It was the father.
If M---- F---- had had any eyes he must have found us out, for my face bore the marks of agitation, the nature of which it was easy to divine. We exchanged a few brief compliments; I shook his hand and disappeared. I was in such a state of excitement when I got home that I made up my mind to leave England and to follow Sara to Switzerland. In the night I formed my plans, and resolved to offer the family my house during the time they stayed in England, and if necessary to force them to accept my offer.
In the morning I hastened to call on M---- F----, and found him on his doorstep.
"I am going to try and get a couple of rooms," said he.
"They are already found," I replied. "My house is at your service, and you must give me the preference. Let us come upstairs."
"Everybody is in bed."
"Never mind," said I, and we proceeded to go upstairs.
Madame M---- F---- apologized for being in bed. Her husband told her that I wanted to let them some rooms, but I laughed and said I desired they would accept my hospitality as that of a friend. After some polite denials my offer was accepted, and it was agreed that the whole family should take up their quarters with me in the evening.
I went home, and was giving the necessary orders when I was told that two young ladies wished to see me. I went down in person, and I was agreeably surprised to see Sara and her sister. I asked them to come in, and Sara told me that the landlady would not let their belongings out of the house before her father paid a debt of forty guineas, although a city merchant had assured her it should be settled in a week. The long and snort of it was that Sara's father had sent me a bill and begged me to discount it.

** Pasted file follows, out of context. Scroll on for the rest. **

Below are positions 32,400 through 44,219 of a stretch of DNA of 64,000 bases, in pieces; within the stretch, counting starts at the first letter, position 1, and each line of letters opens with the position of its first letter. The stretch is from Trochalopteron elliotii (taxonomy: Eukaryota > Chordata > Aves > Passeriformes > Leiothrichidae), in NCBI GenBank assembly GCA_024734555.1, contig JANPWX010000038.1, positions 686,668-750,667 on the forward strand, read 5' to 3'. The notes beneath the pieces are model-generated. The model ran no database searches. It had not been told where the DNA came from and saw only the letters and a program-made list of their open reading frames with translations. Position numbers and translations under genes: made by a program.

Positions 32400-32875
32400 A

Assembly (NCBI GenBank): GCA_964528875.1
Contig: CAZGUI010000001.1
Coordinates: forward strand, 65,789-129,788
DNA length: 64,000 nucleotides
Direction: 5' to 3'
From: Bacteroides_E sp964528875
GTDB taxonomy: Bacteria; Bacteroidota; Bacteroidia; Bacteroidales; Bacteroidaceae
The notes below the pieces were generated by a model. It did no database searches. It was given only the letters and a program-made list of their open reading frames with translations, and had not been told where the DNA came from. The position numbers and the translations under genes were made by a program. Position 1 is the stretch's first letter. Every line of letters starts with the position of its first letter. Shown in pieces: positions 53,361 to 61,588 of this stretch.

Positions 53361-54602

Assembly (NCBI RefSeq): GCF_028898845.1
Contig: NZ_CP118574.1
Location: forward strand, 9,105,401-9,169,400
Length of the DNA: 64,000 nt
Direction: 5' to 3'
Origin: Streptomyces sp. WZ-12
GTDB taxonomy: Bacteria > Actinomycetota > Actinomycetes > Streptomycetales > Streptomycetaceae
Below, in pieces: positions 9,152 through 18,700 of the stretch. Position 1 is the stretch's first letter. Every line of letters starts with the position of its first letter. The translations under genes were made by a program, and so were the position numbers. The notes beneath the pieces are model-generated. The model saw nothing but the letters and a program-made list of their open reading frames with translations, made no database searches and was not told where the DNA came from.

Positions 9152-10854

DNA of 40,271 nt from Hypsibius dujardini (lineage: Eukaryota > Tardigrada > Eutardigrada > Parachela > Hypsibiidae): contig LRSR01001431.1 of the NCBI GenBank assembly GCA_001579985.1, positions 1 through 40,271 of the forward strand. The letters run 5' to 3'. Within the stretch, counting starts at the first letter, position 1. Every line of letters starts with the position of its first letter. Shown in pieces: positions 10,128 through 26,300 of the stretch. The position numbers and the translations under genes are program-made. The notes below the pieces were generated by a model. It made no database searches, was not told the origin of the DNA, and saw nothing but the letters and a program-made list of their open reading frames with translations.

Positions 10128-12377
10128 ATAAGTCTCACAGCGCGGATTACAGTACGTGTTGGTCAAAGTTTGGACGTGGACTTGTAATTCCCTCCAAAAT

I took the bill and gave her a bank note for fifty pounds in exchange, telling her that she could give me the change another time. She thanked me with great simplicity and went her way, leaving me delighted with the confidence she had placed in me.
The fact of M. M---- F----'s wanting forty guineas did not make me divine that he was in some straits, for I looked at everything through rose-coloured glasses, and was only too happy to be of service to him.
I made a slight dinner in order to have a better appetite for supper, and spent the afternoon in writing letters. In the evening M. M---- F----'s man came with three great trunks and innumerable card-board boxes, telling me that the family would soon follow; but I awaited them in vain till nine o'clock. I began to get alarmed and went to the house, where I found them all in a state of consternation. Two ill-looking fellows who were in the room enlightened me; and assuming a jovial and unconcerned air, I said,--
"I'll wager, now, that this is the work of some fierce creditor."
"You are right," answered the father, "but I am sure of discharging the debt in five or six days, and that's why I put off my departure."
"Then you were arrested after you had sent on your trunks."
"And what have you done?"
"I have sent for bail."
"Why did you not send to me?"
"Thank you, I am grateful for your kindness, but you are a foreigner, and sureties have to be householders."
"But you ought to have told me what had happened, for I have got you an excellent supper, and I am dying of hunger."
It was possible that this debt might exceed my means, so I did not dare to offer to pay it. I took Sara aside, and on hearing that all his trouble was on account of a debt of a hundred and fifty pounds, I asked the bailiff whether we could go away if the debt was paid.
"Certainly," said he, shewing me the bill of exchange.
I took out three bank notes of fifty pounds each, and gave them to the man, and taking the bill I said to the poor Swiss,--
"You shall pay me the money before you leave England."
The whole family wept with joy, and after embracing them all I summoned them to come and sup with me and forget the troubles of life.
We drove off to my house and had a merry supper, though the worthy mother could not quite forget her sadness.